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Is 5th Gear Still OD in Gen 3

Discussion in 'Towing' started by GreyGhost16, Feb 16, 2019.

  1. Feb 16, 2019 at 12:08 PM
    #1
    GreyGhost16

    GreyGhost16 [OP] Active Member

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    Hi All,

    I have a 2016 TRD OR with no tow package. Plan on pulling my 14.5 wide beam Jon boat all over this summer.

    Seeing how I have 6 gears (AT), should I keep it in 4th gear on the highway, or is it safe to go up to 5th?

    Thanks y’all!
     
  2. Feb 16, 2019 at 3:48 PM
    #2
    cctk2

    cctk2 GLACIERBIRD

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    Accessories: SnugTop Rebel canopy AVS Window Rain Deflectors TACOMA 6' Bed Mat Weathertech Mud Guards (4) Scanguage (re-installed from the '02) Tekonsha Voyager Brake controller (Chalet A frame pop-up.) Vinyl letter insets for tailgate. Garmin CS60 GPS mounting. Other misc décor in the form of decals.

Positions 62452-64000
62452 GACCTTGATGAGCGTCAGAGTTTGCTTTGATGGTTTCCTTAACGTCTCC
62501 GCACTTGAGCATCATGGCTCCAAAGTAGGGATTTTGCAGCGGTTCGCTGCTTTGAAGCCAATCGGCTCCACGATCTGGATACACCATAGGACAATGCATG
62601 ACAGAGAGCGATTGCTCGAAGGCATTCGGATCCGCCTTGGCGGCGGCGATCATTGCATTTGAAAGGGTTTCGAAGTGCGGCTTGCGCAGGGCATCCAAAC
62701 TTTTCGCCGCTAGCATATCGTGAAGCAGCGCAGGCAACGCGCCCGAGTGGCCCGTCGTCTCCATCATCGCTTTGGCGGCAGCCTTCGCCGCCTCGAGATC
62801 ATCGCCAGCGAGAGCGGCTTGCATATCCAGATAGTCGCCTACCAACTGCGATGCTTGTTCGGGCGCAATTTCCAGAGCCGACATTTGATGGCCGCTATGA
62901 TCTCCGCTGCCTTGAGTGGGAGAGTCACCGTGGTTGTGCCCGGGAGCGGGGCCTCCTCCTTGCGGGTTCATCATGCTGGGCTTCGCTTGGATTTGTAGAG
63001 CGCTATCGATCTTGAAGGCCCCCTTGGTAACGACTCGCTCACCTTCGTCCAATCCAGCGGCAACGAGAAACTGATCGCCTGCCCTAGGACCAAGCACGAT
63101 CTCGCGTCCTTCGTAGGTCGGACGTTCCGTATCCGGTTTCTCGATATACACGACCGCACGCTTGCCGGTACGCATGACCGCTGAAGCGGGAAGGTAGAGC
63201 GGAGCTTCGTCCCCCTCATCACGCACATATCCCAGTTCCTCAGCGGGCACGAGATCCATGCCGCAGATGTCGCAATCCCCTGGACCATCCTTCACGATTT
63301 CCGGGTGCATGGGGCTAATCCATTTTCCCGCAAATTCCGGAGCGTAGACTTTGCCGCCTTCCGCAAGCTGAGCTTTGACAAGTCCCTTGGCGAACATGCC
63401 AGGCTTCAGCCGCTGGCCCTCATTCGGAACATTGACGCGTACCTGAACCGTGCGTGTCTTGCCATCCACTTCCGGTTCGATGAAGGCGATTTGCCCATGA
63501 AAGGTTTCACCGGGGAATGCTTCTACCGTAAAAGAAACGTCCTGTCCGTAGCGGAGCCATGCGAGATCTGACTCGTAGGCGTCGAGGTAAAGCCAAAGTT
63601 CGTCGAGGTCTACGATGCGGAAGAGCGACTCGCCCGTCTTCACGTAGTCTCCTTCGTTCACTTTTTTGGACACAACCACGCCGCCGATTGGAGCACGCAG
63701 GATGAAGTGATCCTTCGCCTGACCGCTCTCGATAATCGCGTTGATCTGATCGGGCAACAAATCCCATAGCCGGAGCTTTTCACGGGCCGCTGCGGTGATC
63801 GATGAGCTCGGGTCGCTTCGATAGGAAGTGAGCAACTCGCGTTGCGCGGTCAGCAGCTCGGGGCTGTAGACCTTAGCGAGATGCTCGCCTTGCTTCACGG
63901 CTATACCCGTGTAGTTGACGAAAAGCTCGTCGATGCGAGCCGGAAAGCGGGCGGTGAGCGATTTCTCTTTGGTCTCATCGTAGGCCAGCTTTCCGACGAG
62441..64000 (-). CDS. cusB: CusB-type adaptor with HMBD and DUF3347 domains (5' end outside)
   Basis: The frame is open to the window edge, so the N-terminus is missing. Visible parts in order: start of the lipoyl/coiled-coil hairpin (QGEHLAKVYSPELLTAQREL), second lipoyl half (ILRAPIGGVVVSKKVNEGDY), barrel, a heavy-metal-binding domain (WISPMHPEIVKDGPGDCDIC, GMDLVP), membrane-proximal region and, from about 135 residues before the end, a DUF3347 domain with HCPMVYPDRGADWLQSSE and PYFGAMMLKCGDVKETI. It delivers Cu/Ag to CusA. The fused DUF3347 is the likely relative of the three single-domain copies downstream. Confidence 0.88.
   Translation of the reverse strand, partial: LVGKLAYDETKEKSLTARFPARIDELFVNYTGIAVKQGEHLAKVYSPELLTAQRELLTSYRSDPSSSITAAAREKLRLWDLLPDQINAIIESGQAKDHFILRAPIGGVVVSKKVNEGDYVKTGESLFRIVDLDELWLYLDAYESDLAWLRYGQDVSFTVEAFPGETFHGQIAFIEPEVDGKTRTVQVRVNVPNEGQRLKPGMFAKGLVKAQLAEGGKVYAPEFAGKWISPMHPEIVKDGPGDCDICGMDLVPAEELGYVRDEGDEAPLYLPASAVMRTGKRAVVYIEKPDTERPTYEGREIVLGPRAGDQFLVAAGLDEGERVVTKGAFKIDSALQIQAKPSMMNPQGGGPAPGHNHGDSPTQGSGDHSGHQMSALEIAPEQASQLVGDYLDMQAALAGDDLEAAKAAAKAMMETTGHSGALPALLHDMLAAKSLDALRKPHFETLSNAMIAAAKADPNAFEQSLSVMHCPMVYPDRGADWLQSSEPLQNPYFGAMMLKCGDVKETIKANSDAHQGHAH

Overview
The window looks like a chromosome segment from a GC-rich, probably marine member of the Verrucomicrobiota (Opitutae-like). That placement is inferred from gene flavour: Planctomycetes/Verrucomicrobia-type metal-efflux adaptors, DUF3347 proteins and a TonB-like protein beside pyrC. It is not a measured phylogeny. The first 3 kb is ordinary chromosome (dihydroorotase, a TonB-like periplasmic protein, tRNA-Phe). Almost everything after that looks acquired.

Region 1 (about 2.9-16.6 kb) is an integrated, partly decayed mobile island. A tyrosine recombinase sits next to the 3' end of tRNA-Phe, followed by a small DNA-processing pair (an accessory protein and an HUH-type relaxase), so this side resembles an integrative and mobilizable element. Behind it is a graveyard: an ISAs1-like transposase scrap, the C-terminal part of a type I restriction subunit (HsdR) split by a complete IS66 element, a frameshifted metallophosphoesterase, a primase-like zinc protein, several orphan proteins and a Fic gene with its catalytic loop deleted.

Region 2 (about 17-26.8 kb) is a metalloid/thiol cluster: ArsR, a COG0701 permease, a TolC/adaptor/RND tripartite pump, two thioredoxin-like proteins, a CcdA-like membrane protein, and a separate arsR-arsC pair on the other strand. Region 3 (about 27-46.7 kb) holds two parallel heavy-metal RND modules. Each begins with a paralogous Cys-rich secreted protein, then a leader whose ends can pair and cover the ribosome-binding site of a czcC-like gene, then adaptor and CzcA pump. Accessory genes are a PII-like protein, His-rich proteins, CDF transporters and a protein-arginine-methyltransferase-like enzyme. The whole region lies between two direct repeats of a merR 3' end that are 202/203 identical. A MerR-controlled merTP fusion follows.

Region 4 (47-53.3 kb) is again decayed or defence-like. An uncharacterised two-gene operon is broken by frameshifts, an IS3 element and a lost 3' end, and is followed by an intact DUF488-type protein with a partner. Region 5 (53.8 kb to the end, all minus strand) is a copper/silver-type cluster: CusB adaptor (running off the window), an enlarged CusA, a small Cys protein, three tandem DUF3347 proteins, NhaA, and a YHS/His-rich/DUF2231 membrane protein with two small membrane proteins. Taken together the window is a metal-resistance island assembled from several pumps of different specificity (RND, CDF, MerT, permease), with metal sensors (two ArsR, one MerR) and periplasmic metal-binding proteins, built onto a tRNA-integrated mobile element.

Weight? +/-
    I tow my 2500lb A-frame all day long using 4/5.
     
  3. Feb 16, 2019 at 4:21 PM
    #3
    GreyGhost16

    GreyGhost16 [OP] Active Member

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    Thank you cctk2. Looking forward to making some 250 mile trips pulling that Jon boat and hauling kids and gear.
     
  4. Feb 16, 2019 at 7:07 PM
    #4
    Sprig

    Sprig Well-Known Member

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    Off road lights, aux backup lights, bull bar, Lear camper shell, camo seat covers, nerf bars
    What’s the weight of your boat, motor and trailer? I assume it’s pretty light, probably under 1000 lbs total. If so 5th gear should be no problem and on flat highways 6th gear may be ok. Just depends on weight.
     
  5. Feb 17, 2019 at 6:33 AM
    #5
    Cnasianfire

    Cnasianfire Well-Known Member

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    OR and no tow package??? OR comes standard with the tow package
     
  6. Feb 17, 2019 at 7:31 AM
    #6
    GreyGhost16

    GreyGhost16 [OP] Active Member

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    Not in ‘16, I think. It’s got the receiver and the plug, but no coolers. I think it’s rated for 3500 vice 6800
     
  7. Feb 17, 2019 at 8:03 AM
    #7
    Cnasianfire

    Cnasianfire Well-Known Member

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    If it has a class 4 receiver, it had to be the tow package. What makes you think it doesn't have it? I could be wrong though. But I have never heard of an OR not having the tow package
     
    4drtaco03 likes this.
  8. Feb 17, 2019 at 3:25 PM
    #8
    GreyGhost16

    GreyGhost16 [OP] Active Member